Check your dog thoroughly for ticks frequently -- especially spring through fall and following jaunts in areas with lots of brush, shrubbery, tall grass and other low growth, where ticks wait on flora for hosts to brush by. Ticks tend to stick to areas around the head, neck, ears and feet. They can wind up anywhere on your pet. Not all ticks carry disease, but the longer those that do feed on your dog's blood, the greater the risk the dog will contract a dangerous infection. You even can cause transmission of disease with improper technique.
Put on a pair of protective gloves to remove a tick from your dog. This is just a precaution against getting bitten by the tick yourself or having direct contact with the tick's saliva and its contaminants.
Spread your dog's hair away from the tick and use tweezers to take hold of the parasite. Grab its body as close to your dog's skin as you can get without pinching her. Also, be careful not to grasp any of her hairs in the tweezers.
Pull the tick straight out of your dog with a steady movement. Don't squeeze, twist, pinch, poke or otherwise manipulate or irritate the tick; doing so increases the flow of tick saliva into your dog through the bite and may cause the tick to vomit into your dog's bloodstream, raising the risk of disease transmission. If the tick's head separates and remains in your dog, pull it out with the tweezers as you would a splinter.
Drop the tick into a jar containing a little isopropyl alcohol, which kills the arachnid almost instantly. Seal the jar and put a label or piece of masking tape on it. Note where the tick was on your pet, the date of extraction and an estimate of how long the tick may have been on your dog. You may bring the tick to your vet for testing to see if it carried any serious pathogens, or just hold onto it for later testing should your dog become symptomatic of a tick-borne illness.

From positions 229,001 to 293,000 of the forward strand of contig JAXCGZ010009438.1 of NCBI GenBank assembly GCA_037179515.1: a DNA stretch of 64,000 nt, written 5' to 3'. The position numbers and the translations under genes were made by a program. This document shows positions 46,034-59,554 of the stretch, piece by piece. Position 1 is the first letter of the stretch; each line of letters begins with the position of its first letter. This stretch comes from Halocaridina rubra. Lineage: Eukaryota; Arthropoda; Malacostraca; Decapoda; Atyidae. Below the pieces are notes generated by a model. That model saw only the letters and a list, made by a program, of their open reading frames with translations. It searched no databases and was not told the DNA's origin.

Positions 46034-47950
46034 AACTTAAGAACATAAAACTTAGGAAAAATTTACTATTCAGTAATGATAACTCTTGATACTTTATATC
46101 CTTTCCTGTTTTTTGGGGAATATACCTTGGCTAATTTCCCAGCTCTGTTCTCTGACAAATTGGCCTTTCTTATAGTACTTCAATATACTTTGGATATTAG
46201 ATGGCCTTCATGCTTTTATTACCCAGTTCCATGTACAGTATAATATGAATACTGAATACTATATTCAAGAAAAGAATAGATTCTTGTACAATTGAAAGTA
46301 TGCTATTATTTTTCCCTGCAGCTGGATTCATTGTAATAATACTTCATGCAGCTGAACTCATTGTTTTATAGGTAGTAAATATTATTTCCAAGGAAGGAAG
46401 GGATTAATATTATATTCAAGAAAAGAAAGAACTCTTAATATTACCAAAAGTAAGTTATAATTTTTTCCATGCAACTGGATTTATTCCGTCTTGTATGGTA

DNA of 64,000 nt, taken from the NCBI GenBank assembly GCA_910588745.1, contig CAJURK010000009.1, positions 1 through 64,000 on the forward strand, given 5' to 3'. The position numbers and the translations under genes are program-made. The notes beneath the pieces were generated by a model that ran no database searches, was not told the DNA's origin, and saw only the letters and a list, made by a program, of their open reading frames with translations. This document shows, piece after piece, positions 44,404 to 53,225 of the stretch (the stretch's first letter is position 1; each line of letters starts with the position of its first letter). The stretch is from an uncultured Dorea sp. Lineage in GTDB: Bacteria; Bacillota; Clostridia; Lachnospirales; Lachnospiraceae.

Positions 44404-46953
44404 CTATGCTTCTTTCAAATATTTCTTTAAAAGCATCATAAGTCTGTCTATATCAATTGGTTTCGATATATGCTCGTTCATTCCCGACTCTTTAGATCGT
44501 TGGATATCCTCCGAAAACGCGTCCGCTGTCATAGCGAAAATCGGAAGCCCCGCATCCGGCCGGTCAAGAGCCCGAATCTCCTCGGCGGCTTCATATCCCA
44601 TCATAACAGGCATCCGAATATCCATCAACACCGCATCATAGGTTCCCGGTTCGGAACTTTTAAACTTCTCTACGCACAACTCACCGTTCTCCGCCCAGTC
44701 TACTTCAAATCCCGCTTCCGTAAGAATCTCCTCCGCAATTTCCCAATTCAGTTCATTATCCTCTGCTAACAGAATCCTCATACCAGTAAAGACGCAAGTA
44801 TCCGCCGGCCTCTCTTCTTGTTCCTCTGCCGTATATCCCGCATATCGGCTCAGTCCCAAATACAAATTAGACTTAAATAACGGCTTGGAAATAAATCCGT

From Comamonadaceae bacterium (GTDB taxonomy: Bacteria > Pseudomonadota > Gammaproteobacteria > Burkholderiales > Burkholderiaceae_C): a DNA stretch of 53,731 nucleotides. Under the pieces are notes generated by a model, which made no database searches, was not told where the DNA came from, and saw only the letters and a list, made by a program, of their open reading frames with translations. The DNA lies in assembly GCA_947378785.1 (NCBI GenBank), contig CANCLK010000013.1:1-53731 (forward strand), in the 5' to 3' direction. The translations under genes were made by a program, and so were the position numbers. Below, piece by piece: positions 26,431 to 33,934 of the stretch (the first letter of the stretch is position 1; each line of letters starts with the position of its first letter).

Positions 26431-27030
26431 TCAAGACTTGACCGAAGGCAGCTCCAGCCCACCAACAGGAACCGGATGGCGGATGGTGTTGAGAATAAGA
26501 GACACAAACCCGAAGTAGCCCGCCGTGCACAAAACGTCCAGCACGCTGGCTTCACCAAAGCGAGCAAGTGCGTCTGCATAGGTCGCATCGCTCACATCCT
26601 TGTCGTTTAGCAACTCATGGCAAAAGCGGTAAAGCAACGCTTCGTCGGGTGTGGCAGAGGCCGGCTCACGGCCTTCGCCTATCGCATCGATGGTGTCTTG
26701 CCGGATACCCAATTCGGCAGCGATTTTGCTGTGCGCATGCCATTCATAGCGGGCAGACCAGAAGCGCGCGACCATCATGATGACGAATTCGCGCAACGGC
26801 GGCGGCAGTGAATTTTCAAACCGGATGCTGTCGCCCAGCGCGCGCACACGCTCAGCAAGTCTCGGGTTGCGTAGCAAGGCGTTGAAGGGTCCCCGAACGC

Monitor your dog in the weeks following a tick bite. Watch for depression, lethargy, fever, loss of appetite, swollen lymph nodes and signs of joint pain, as these are common signs of Lyme disease. Also watch for standard signs of infection at the bite site, such as redness, swelling, itchiness and discharge. If you notice any of these or other reasons for concern, see your vet.
While tick repellants are often a good idea -- check with your vet first -- before venturing into high risk areas, don't neglect tick checks; no repellant is 100 percent reliable, as the Humane Society of the United States cautions.
Ticks sometimes move from one host to another, so don't forget to check all your other pets and the people in your home, too.
Tick extraction tools are good to have on hand if you live in an area with heavy tick infestations. Follow the manufacturer's directions for proper technique.
Stay alert for small, hard bumps on your dog during brushing or combing, bathing and other grooming procedures.
Check between your dog's toes, under her chin and in her armpits and ears when looking for ticks.
Items You Will Need
- Isopropyl alcohol
- Label or masking tape
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